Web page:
Top Ten things to consider when moving Business Critical Applications (BCA) to the Cloud (Part 3 of 3)

In the first part we looked at public, private and Hybrid Cloud and their characteristics. In this part we will look at the common characteristics of business critical applications. In the second part , we looked at how some of these characteristics relate to the different types of Cloud infrastructure. In this final part we will look at he lifecycle of a business critical application in the cloud and the conclusion.

Lifecycle of a business critical application in the cloud:

Let us look at an example of how an application can leverage different types of clouds during its lifecycle. SAP provides a suite of applications that serve the enterprise business community for use in the operations of their business. We shall take the example of an SAP application leveraging the cloud during its lifecycle

Here are some of the common steps in the applications deployment lifecycle:

(1) Proof of Concept

(2) Development

(3) Testing & QA

(4) Production

Phase 1: Proof of Concept:

During this process the business evaluates if the SAP ERP application meets its needs. The business is also looking at how the application would impact its business processes. The proof of concept would help validate the functionality of the application and its adaptability to the business.


Figure 8: Proof of Concept

Cloud Requirements:

  • Meet minimal requirements for the application to run.
  • The application will be used only periodically by a small set of users to validate the functionality required by the business.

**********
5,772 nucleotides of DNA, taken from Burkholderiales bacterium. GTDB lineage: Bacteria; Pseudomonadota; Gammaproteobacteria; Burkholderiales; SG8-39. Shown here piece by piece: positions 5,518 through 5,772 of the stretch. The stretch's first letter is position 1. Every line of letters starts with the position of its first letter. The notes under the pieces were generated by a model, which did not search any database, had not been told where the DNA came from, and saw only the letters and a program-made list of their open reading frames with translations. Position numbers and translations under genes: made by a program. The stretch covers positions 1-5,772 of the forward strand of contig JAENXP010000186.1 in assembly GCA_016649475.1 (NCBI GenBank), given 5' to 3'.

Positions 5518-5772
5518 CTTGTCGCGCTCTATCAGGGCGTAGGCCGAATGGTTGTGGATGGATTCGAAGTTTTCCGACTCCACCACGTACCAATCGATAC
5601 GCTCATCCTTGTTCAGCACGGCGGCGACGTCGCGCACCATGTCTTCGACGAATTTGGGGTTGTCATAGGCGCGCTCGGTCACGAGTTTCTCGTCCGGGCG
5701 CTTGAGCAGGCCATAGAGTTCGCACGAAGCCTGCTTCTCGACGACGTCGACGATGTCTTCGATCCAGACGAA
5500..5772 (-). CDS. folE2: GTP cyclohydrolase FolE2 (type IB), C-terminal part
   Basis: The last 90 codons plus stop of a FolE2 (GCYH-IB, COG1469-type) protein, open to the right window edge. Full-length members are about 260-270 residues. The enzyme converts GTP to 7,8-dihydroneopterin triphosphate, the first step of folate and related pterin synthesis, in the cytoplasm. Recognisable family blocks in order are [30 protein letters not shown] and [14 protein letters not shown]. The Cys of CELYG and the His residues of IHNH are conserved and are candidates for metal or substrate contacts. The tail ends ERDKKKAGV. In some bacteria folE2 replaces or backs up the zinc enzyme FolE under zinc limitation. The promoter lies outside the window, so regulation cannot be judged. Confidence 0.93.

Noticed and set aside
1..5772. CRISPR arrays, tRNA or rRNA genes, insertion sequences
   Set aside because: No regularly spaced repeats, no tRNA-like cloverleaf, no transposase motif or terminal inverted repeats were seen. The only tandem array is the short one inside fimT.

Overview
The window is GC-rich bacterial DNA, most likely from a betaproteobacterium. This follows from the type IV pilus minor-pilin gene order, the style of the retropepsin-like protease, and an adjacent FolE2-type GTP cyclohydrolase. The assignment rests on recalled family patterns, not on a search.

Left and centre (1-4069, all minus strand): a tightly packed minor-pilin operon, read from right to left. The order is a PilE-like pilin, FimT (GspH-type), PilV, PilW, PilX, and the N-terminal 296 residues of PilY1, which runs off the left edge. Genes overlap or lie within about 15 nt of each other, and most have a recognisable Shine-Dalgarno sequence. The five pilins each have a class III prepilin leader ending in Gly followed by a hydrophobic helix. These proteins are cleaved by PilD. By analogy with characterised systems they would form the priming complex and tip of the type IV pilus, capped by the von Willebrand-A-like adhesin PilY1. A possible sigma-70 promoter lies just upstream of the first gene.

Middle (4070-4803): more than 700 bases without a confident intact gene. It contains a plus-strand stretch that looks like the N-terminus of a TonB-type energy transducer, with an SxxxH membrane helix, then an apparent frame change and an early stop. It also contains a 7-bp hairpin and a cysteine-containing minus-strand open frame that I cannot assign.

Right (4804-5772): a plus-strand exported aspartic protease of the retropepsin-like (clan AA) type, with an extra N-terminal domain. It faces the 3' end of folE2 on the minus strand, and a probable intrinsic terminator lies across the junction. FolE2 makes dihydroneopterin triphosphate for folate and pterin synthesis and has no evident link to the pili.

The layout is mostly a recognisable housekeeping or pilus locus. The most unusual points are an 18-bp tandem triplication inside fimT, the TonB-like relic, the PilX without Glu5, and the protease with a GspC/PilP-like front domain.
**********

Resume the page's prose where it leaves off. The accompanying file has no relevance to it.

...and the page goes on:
• The entire POC would be completed in a few weeks.
  • The time to get the infrastructure up and running should be minimal
  • Should leverage the prebuilt stacks from SAP

Best Cloud Fit:

Public Clouds provide pay as you go infrastructure that can be provisioned in a matter of minutes. They quite often provide prebuilt application stacks that can be leveraged for the POC. On completion of the POC, the infrastructure can be torn down. Public Clouds are the most suitable for POC.

Phase 2: Development:

The POC had validated that the application was a fit for the business. The next step in the process is to perform customizations of the application to suit the business needs. The development environment needs to provide for all the tools and the infrastructure needed by the developers to be productive.


Figure 9: Development


  • Have robust tools for development
  • Ease of setup and use
  • Ability to collaborate across a team of developers

Cloud Fit:

Developers, due to their ease of setup and use, increasingly prefer public Clouds or SAAS providers. They also provide a vast array of tools to help developers be productive.

Phase 3: Testing/QA:

During this phase the application are tested against internal data, processes and applications.


Figure 10: Testing & QA


  • Access to internal data
  • Interact with related applications
  • Increased security requirements

Cloud Fit:

Private clouds best suit the requirements of the testing phase. The fact that testing is done across the stack with internal data and need to interact with other applications, makes it suitable for Private cloud environments.


After completion of testing, the application is put into production for business use.


  • High performance, scalable and secure infrastructure
  • Real time interactions with other applications and external data
  • Highly available to meet business needs
  • Robust operations with proactive monitoring framework
  • Backup and Recovery
  • Disaster Recovery